Built for love

Built for love

Intricate carvings and poetic designs tell a tragic tale of love and heartbreak. Adalaj ‘vav’ in Gujarat is a fine example of a beautiful union of Hindu and Muslim architecture. Susheela Nair explores.

An incredible sight awaited us as we took a 20-km detour to Adalaj, a village on the outskirts of Ahmedabad. This obscure village is known for its vav (water tank), a step well built in 1555. At first sight, it looked like any other ordinary well, but we were bowled over by its striking beauty after we stepped into it. What makes it interesting is the tale of unrequited passion revolving around it, and the tragic sequence of events that thwarted its completion.

Of legends

The legend behind the genesis of this vav is as fascinating as its architectural brilliance. On close observation, we found the details of the story inscribed on the walls and pillars in Sanskrit and Pali. Adalaj vav was commissioned by Rani Roopba, the queen of Rana Veersingh, a local chief, who was defeated by the Muslim ruler Mohammed Begda.

The Vaghela queen had already begun the work when her husband was vanquished by Begada. Enamoured by her stunning beauty, Begada proposed to her. Playing it safe, the dejected queen agreed to the proposal, on condition that he completes the five-storied water vav as a sign of devotion. Enticed by her charm, Begada agreed to take up the challenging task. The excavation and construction work, which had stalled abruptly, began again in earnest.

As the years rolled by, an edifice juxtaposing the old Indian architectural ideals with the nobility of Islamic architecture emerged. When the five-storied edifice was complete, minus its dome, Begada proposed to Rani Roopba once again. She went back to her palace overcome by grief. The next day, she chose the same vav for her watery grave. This has sanctified the place, and many rural people carry water back from this well. Every visitor prays for the spirit of Rani Roopba, who is believed to reside within. The enraged ruler halted construction immediately, but did not demolish it.

Passing through the ornate pillars of this naturally air-conditioned vav, I pondered about the intermingling of Indian tradition and mythology here. The rectangular structure is enormous, with strong arches and pillars placed as if guarding the centrally-placed vav full of cool, fresh water. Built using sandstone, the step well at Adalaj consists of octagonal landings, huge carved colonnades, and exquisitely carved niches. As we descended, we found a considerable drop in the temperature — a natural air-conditioning system of sorts.

The temperature is always six degrees cooler than outside. This helped keep the water cold even in the scorching heat of summer. The vav stands as the only major monument of its kind, with the entrance stairs leading to a stepped corridor. These three entrances meet at the first level below ground, in a huge square platform. There are openings in the many ceilings which make way for good ventilation for the octagonal well. However, direct sunlight does not touch the flight of steps or landings except for a brief period at noon. We found the structure’s interplay with light amazing.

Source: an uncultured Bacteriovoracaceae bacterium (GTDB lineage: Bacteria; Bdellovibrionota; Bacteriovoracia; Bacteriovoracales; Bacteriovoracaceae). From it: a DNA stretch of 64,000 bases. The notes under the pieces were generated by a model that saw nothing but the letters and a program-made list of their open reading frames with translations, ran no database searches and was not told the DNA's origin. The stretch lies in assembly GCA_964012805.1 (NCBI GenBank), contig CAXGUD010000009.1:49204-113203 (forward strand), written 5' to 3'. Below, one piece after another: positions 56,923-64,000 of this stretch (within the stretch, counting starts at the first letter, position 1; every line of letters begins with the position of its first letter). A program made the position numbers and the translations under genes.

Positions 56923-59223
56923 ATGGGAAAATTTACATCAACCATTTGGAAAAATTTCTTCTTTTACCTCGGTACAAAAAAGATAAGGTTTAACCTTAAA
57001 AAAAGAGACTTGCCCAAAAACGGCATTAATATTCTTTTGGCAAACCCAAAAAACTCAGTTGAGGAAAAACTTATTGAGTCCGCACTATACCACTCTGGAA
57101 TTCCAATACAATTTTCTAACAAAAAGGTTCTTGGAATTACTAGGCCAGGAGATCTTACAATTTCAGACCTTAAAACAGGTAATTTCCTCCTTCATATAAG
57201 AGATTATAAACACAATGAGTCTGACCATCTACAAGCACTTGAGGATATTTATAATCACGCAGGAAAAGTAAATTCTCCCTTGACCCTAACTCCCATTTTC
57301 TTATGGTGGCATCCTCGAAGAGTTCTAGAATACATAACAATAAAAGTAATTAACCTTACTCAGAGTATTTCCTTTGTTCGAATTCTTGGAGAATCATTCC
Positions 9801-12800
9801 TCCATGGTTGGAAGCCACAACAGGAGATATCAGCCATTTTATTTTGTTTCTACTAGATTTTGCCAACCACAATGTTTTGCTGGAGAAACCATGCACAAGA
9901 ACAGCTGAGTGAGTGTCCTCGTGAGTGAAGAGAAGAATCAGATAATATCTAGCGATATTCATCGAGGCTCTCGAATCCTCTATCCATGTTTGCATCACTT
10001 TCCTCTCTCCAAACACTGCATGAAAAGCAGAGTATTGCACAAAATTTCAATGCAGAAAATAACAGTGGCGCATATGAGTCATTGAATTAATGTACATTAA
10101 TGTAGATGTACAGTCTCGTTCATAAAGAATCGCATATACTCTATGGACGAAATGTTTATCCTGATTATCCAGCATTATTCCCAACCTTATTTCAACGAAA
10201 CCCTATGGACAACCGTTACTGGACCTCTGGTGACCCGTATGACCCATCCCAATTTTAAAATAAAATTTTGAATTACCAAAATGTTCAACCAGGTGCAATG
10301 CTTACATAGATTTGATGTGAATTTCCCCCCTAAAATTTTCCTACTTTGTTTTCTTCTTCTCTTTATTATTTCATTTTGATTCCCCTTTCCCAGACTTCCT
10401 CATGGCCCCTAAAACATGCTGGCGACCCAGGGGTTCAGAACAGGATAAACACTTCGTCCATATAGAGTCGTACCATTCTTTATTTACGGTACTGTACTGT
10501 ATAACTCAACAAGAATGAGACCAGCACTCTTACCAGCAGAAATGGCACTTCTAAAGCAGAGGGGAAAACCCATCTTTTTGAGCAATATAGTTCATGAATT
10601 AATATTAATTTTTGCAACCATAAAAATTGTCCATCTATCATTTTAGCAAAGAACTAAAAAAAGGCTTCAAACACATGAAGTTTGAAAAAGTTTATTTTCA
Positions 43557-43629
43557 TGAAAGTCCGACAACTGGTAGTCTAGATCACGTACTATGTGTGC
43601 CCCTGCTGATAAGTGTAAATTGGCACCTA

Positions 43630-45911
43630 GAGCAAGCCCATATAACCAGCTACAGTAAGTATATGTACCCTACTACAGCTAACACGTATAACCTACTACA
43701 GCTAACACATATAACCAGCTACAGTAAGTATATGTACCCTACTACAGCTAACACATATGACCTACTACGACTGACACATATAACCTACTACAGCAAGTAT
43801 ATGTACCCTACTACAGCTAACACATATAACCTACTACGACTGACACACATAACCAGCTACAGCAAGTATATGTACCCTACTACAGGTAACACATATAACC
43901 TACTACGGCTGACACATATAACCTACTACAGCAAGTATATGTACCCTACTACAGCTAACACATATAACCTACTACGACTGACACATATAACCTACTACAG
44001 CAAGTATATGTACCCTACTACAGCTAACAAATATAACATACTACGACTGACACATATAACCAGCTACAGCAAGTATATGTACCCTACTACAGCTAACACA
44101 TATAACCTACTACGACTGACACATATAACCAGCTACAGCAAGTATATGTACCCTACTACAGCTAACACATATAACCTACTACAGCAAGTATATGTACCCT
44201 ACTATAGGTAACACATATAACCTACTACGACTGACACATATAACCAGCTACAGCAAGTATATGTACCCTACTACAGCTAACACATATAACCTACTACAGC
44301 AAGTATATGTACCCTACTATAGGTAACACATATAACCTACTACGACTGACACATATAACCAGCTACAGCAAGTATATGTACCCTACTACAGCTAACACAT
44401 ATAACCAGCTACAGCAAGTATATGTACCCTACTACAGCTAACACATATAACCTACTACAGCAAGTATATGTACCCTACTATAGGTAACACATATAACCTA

A magnificent blend

A combination of Hindu and Muslim architecture reveals the influence of the earlier Solanki rulers. Leafy creepers — typical adornments of Muslim architecture —  co-exist with Hindu symbols such as animal motifs, the bird, the horse and the elephant together with navagrahas and images of Goddess Shakti. The vavs are essentially rectangular structures with the opening to a flight of descending steps at one end and the shaft to the inner well at the far end. We were fascinated by the decorative theme of jousting elephants as a continuous motif on the walls and pillars right from the beginning of the steps until the penultimate level. Juxtaposed with these are motifs in the form of geometric and floral patterns.

Other carvings on the panels include a king sitting in a stool with two chauri bearers, a scene showing the churning of buttermilk, and musicians accompanying dancing women, apart from abstract symbols of gods and goddesses. We observed traces of Buddhist and Jain influences on some of the pillars and walls. Other interesting depictions are the Ami Khumbor (a pot that contains the water of life) and the Kalp Vriksha (a tree of life) carved on a single slab of stone. There is a belief that the small friezes of navagrahas at the edge of the well protect the monument from evil spirits. These depictions are said to attract villagers for worship during marriages and other ritualistic ceremonies.

Built as a resting place for pilgrims and traders, the vav obviously satisfied a ritualistic as well as utilitarian need. The semi-arid climate of the region made water a must for every traveller. These wells supplied water as well as rewarding the effort of reaching the spot with rest for the weary traveller’s bones. In the past, these step wells were frequented by travellers and caravans as stopovers along trade routes to take shelter from heat and rain. Villagers would stop by the vav every morning to collect water, offer prayers to the deities carved into the walls, and interact with each other in the cool shade.

While returning, I marvelled at the foresight, skill, public-spiritedness, and effort taken to create this water conservation structure.

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